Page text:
US civil rights leader Reverend Joseph Lowery, a key ally of Martin Luther King, has died aged 98.

Born in 1921, Mr Lowery worked closely alongside leading figures in the civil rights movement such as King and Jesse Jackson.

He co-founded the Southern Christian Leadership Conference with Mr King and other black ministers in 1957 to fight segregation across the Southern US. He served for 20 years as its president before stepping down in 1998.

Mr Lowery was married to Evelyn Gibson Lowery - who shared his activism - for 63 years before her death in 2013.

The Lowery Institute, now known as the Joseph and Evelyn Lowery Institute for Justice & Human Rights, was founded in his honour in 2001 and he was a member of its board.

Mr Lowery continued working for racial equality into his 90s. He spoke against South African apartheid, sought better conditions in US jails, pushed for more economic opportunities for minorities, promoted AIDS education and railed against what he saw as government indifference toward the lower classes.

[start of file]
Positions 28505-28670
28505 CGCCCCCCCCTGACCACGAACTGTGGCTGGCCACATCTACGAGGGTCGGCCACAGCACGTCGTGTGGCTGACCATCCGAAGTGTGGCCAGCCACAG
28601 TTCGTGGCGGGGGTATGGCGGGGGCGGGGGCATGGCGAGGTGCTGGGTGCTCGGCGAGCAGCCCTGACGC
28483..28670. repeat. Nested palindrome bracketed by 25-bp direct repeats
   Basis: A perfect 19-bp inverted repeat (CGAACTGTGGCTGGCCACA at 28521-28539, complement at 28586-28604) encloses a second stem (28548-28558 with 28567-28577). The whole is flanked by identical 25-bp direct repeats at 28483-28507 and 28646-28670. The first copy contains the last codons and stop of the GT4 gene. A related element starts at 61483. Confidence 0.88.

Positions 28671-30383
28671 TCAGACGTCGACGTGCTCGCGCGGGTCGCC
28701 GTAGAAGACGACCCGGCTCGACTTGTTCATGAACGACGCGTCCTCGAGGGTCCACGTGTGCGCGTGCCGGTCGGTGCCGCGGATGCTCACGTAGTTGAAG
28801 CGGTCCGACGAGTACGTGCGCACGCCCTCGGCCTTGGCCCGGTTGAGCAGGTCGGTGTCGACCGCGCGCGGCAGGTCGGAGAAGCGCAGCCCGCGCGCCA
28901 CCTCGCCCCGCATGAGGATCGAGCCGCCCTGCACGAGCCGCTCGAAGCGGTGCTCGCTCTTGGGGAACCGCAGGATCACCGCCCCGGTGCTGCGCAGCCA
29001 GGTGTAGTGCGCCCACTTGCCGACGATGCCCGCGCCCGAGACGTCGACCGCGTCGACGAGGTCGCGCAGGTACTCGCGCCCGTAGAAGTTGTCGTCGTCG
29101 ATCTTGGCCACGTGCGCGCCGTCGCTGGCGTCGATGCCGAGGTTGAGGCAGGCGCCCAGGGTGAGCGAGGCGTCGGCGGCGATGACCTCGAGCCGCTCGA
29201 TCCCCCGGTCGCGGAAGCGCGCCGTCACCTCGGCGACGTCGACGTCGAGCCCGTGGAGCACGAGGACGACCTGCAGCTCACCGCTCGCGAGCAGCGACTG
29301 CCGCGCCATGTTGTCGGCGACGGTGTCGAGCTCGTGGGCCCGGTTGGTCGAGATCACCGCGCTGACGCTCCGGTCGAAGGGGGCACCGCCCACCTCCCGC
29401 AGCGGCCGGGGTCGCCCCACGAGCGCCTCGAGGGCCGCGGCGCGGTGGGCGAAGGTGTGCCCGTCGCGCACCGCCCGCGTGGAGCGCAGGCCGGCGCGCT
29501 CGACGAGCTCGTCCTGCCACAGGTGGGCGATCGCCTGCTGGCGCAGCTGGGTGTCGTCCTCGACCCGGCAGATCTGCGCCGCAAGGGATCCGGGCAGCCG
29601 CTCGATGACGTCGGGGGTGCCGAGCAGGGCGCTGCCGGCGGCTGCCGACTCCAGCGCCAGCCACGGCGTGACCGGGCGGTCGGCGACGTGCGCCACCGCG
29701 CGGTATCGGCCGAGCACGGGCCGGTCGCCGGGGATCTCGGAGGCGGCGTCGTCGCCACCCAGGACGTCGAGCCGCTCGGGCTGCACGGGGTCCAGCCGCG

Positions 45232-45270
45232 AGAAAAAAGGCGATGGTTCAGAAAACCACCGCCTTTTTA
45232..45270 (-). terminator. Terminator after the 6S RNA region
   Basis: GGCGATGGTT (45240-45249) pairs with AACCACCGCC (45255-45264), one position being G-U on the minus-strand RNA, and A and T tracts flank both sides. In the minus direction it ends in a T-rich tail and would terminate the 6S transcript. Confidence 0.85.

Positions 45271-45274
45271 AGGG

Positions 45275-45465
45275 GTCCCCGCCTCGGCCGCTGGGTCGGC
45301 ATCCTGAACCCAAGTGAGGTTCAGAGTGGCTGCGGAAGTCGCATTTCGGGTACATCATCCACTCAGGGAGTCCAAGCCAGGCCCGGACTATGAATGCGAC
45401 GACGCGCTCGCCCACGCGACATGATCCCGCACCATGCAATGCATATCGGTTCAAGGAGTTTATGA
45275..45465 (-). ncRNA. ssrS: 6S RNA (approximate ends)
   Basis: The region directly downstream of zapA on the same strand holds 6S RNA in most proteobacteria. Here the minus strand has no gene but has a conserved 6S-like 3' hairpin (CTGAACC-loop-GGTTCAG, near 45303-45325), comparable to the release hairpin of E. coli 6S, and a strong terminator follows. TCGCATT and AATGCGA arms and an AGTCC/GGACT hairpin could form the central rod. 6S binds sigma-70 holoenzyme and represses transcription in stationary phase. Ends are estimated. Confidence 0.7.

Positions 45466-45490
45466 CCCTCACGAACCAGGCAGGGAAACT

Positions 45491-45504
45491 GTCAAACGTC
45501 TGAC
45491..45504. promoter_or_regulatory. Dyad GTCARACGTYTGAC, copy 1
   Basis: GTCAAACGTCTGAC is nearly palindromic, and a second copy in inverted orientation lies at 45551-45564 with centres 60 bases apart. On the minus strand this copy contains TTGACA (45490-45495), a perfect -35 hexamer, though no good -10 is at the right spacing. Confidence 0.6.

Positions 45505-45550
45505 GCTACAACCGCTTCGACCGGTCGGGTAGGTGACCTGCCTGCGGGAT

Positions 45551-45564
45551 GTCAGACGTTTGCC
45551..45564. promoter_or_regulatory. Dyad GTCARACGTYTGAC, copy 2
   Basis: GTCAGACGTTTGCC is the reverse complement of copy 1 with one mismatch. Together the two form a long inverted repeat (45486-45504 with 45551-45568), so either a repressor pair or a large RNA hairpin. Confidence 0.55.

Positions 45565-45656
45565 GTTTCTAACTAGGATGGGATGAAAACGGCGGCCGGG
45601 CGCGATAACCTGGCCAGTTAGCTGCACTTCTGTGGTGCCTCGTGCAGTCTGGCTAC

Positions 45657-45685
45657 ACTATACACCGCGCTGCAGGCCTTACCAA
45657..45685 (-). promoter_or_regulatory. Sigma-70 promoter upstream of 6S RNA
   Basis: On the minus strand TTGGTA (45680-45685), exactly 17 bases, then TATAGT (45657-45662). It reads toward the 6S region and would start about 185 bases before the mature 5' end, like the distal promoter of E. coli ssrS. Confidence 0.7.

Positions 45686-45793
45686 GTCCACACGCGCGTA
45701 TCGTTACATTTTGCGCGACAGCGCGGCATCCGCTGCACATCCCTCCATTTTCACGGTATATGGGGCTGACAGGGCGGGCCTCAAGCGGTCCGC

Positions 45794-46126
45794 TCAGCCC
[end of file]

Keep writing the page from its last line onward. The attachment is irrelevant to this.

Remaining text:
In 2009, Mr Lowery was chosen to speak at the inauguration of the country's first black president Barack Obama, and was later awarded the Presidential Medal of Freedom, the highest civilian award in the United States.

"Our beloved, Rev Dr Joseph Echols Lowery, made his transition peacefully at home at 10pm on Friday, 27 March at the age of 98. He was surrounded by his daughters," Mr Lowery's family said.

"Reverend Joseph Lowery was a fighter for civil rights," said fellow civil rights leader Congressman John Lewis.

"He spoke up, spoke out, he never gave up. He marched and he protested all across America. We mourn his passing this evening."